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Sensitivity of Latent Heat Flux from PILPS Land-Surface Schemes to Perturbations of Surface Air Temperature

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  • 1 Royal Melbourne Institute of Technology, Melbourne, Australia
  • | 2 School of Earth Sciences, Macquarie University, Sydney, Australia
  • | 3 Australian Oceanographic Data Centre, Sydney, Australia
  • | 4 Science Systems and Applications Inc., New York, New York
  • | 5 Mesoscale Dynamics and Precipitation Branch, NASA/Goddard Space Flight Center, Greenbelt, Maryland
  • | 6 Phillips Laboratory (PL/GPAB), Hanscom AFB, Massachusetts
  • | 7 Development Division, National Centers for Environmental Prediction/NOAA, Camp Springs, Maryland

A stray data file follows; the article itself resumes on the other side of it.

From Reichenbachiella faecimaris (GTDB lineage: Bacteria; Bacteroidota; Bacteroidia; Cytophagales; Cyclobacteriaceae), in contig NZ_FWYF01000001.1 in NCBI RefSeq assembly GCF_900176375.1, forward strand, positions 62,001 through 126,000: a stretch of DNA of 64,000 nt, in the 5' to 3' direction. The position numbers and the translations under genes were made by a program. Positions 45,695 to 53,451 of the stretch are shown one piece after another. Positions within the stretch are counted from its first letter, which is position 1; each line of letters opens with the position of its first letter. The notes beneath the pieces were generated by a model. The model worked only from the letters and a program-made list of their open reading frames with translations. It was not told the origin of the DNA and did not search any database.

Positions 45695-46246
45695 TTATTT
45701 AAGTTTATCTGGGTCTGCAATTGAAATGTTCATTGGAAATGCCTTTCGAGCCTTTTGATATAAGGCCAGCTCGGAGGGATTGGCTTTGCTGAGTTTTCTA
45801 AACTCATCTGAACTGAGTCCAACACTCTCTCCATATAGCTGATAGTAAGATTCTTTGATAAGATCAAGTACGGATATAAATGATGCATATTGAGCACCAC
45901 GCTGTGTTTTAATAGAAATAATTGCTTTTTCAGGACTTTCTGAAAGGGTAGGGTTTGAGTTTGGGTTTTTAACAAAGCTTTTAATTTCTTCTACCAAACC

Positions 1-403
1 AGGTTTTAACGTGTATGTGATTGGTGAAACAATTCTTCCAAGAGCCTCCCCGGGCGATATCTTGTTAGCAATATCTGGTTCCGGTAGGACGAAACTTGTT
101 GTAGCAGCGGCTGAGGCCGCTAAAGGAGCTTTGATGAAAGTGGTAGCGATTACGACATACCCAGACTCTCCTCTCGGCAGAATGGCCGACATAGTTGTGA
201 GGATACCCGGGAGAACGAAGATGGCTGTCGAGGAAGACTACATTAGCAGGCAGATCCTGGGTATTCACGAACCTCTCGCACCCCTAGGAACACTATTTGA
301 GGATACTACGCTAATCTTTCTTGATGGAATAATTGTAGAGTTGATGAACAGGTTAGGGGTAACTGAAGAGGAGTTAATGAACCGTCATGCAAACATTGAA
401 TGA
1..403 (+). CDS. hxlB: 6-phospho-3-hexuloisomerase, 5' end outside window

• | 8 Institute of Atmospheric Physics, Academy of Science, Beijing, People’s Republic of China
  • | 9 Institute of Atmospheric Physics, The University of Arizona, Tucson, Arizona
  • | 10 Max-Planck-Institut für Meteorologie, Hamburg, Germany
  • | 11 Royal Netherlands Meteorological Institute, De Bilt, the Netherlands
  • | 12 Meteorology Department, Reading University, Reading, United Kingdom
  • | 13 Institute of Water Problems, Moscow, Russia
  • | 14 Lawrence Livermore National Laboratory, Livermore, California
  • | 15 Hydrological Sciences Branch, NASA/GSFC, Greenbelt, Maryland
  • | 16 Division of Atmospheric Research, CSIRO, Aspendale, Victoria, Australia
  • | 17 Hadley Centre for Climate Prediction and Research, Meteorological Office, Berkshire, United Kingdom
  • | 18 Department of Civil Engineering, University of Washington, Seattle, Washington
  • | 19 Department of Civil Engineering and Operations Research, Princeton University, Princeton, New Jersey
  • | 20 ECMWF, Reading, United Kingdom
  • | 21 Department of Physics, GKSS—Research Center, Geesthacht, Germany
  • | 22 Development Division, National Centers for Environmental Prediction/NOAA, Camp Springs, Maryland
  • | 23 Institute of Water Problems, Moscow, Russia
  • | 24 Météo-France/CNRM, Toulouse, France